Inside Chef Sylvan Mishima Brackett’s Curated Kitchen

Get a glimpse of the San Francisco chef’s impressive, expertly curated collection of cookware, plates, and bric-a-brac from Japan.

By Daniel Duane

Published on March 20, 2015

On a warm afternoon in San Francisco, Sylvan Mishima Brackett, the chef, owner, and chief flea-market addict at Rintaro, stands in the Mission District restaurant’s front garden explaining all the curios.

Brackett, whose personal style is more architect than chef, with close-shaven hair, wrinkled button-down shirt, and faded jeans cuffed just so, points to a tree-stump doorstop; it turns out to be a Japanese mortar called an usu, which is used for pounding rice into mochi. Nearby is an odd-looking cast-iron and copper stove—a woodburning rice cooker that looks as if it came straight out of a Kurosawa period piece.

“A friend of mine cooked on it for years in Japan’s countryside,” Brackett explains. “She said that I could have it if I paid for the shipping, so I did. I love how it evokes Old Japan. Very Meiji-era, pre-war.”

Born in Kyoto to a Japanese mother and an American father, Brackett grew up in the woods of California in a 16th-century–style Japanese wooden home built by his dad, Leonard, a carpenter. After college in Oregon, he cooked professionally in France and spent six years working as an assistant to Alice Waters.

In 2008, he moved to Japan and befriended Nancy Singleton Hachisu, author of the cookbook Japanese Farm Food.

“Nancy lives in this beautiful old farmhouse north of Tokyo, and she loves flea-marketing,” Brackett says. “I had her take me to all the best places.”

Brackett bought knives from small smithies who once made Samurai swords. In junk shops and flea markets, he snapped up old woven baskets, kitchen tools, and plate sets from before World War I.

“They were factory-produced and then hand-painted,” Brackett says. “Disposable in their day, but charming.”

In 2009, he brought all this stuff back to the United States. He converted the shed behind his Oakland, California, home into a kitchen for Peko-Peko, a catering and bento-box business that doubled as a food and design laboratory for the development of what would one day be his very own izakaya.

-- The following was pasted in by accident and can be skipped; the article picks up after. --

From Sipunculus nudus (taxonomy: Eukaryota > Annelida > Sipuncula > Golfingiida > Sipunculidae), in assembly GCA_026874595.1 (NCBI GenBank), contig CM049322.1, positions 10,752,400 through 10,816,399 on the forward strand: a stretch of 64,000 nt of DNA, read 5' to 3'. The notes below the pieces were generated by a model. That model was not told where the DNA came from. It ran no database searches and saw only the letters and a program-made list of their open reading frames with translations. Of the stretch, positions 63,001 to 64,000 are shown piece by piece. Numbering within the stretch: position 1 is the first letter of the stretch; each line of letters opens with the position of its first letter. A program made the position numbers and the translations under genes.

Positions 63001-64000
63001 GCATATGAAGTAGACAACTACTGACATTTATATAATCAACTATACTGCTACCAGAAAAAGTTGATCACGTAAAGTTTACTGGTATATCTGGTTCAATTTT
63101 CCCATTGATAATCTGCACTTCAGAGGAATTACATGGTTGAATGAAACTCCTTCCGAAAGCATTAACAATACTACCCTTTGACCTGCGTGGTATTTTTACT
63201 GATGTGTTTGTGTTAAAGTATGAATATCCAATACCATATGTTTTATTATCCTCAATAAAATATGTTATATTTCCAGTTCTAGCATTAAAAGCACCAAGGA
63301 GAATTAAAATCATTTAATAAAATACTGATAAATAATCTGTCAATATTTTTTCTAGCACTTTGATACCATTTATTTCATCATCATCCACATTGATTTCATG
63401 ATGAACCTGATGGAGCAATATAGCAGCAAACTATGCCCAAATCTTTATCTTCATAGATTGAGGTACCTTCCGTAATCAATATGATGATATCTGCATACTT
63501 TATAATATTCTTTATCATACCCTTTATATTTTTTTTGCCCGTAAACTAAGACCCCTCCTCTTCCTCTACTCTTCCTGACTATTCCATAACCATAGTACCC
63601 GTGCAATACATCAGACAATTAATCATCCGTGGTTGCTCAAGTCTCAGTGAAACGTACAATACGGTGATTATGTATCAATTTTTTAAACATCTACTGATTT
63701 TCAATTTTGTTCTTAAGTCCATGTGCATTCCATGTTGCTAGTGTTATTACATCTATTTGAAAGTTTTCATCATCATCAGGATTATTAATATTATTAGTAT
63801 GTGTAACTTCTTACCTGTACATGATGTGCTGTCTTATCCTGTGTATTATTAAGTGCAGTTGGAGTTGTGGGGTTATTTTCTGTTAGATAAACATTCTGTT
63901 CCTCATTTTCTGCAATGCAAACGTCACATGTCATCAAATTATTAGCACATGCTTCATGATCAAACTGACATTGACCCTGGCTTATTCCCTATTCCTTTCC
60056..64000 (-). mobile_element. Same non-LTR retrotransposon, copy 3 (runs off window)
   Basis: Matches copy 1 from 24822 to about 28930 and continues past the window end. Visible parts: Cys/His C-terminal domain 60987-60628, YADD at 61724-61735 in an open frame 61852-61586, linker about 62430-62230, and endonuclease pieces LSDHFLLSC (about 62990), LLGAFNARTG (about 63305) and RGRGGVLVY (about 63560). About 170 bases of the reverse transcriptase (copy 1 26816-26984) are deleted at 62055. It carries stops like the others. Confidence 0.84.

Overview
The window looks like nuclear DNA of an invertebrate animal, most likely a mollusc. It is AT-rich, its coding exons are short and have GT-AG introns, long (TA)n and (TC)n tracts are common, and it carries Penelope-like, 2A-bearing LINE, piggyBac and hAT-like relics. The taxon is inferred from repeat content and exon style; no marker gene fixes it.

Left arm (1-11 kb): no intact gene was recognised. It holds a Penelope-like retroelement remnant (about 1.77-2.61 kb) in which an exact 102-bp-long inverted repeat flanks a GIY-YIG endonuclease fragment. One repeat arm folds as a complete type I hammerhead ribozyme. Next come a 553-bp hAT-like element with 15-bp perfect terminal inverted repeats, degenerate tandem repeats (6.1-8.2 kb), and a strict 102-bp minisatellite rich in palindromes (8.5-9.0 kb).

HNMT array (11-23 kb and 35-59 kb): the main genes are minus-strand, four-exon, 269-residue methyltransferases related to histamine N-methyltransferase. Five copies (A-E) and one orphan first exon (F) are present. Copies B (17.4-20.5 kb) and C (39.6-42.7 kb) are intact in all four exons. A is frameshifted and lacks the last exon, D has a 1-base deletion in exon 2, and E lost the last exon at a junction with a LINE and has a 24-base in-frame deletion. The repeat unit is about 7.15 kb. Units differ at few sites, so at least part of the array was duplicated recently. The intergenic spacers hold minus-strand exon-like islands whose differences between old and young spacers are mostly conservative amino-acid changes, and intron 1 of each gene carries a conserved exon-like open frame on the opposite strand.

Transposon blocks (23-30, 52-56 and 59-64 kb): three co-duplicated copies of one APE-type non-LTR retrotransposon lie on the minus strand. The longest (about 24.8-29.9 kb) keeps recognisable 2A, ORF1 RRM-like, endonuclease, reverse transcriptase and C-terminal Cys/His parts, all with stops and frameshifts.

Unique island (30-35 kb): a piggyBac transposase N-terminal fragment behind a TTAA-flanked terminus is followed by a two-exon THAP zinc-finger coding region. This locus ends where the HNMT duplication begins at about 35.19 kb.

For Rintaro, Brackett asked his father to construct elevated booths out of old-growth redwood boards and surrounded the open kitchen with a wooden bar made from a single slab of cedar that Leonard had been hoarding since 1976. He hung overexposed photos of the Italian Alps and Sicily by a Japanese photographer friend, and asked another, a DJ and industrial designer, to help him find vintage amplifiers and speakers.

Brackett put a big cast-iron deep-fry pot, from a junk shop in Saitama Prefecture, front and center in the kitchen for tempura. He combined flea-market plates with pottery by Yuko Sato, a local Bay Area artist and Rintaro cook, for serving his locavore Japanese dishes.

To step into Rintaro from the noisy streets of the Mission feels a little like walking from a Tokyo subway station into some ancient wooden temple that has been redone as a buzzy after-work joint. Nothing feels new, except for that cedar bar, which, to Brackett’s chagrin, has that recently refinished shine.

“I told my father I wanted the restaurant to feel like it had been around for a long time,” Brackett says. “He pointed out that you only get that by being around for a long time.”

Way in the back of the room, he points to a high shelf holding a kamidana, a miniature Shinto shrine for good luck.

“I’m not Shinto,” he admits with a laugh. “But I still tend to it—I put in the fresh rice, the little offerings. My cooks get a big kick out of it.”

Here are some of Brackett's favorite finds.

Nicole Franzen

Brackett's kitchen's shelves are lined with handmade ceramic cups and plates, as well as various types of Japanese teapots.

Nicole Franzen

Brackett finds beauty and utility in junk store castaways and handcrafted treasures. The sharkskin grater was found in Japan. The clay bowl is by Bay Area potter Yuko Sato and holds ikuradon, house-cured steelhead roe over rice.

Nicole Franzen

Outside his restaurant, Brackett keeps extra ceramics, baskets, and bottles in a shed at his home.

Nicole Franzen

In his antiques shed, under the watchful gaze of his grandmother, Brackett keeps specialty ingredients like bottles of Japanese vinegar, shochu, and mirin.

Nicole Franzen

Among Brackett's prized possessions are old ephemera, including these Japanese menus.

Nicole Franzen

A soba knife from the great chef Kanji Nakatani at Soba Ra in Japan sits atop a cutting board Brackett made himself in his father's shop.

Nicole Franzen

A vintage blue and white serving plate sits next to small ceramic soy sauce holders for bento boxes.


Nicole Franzen

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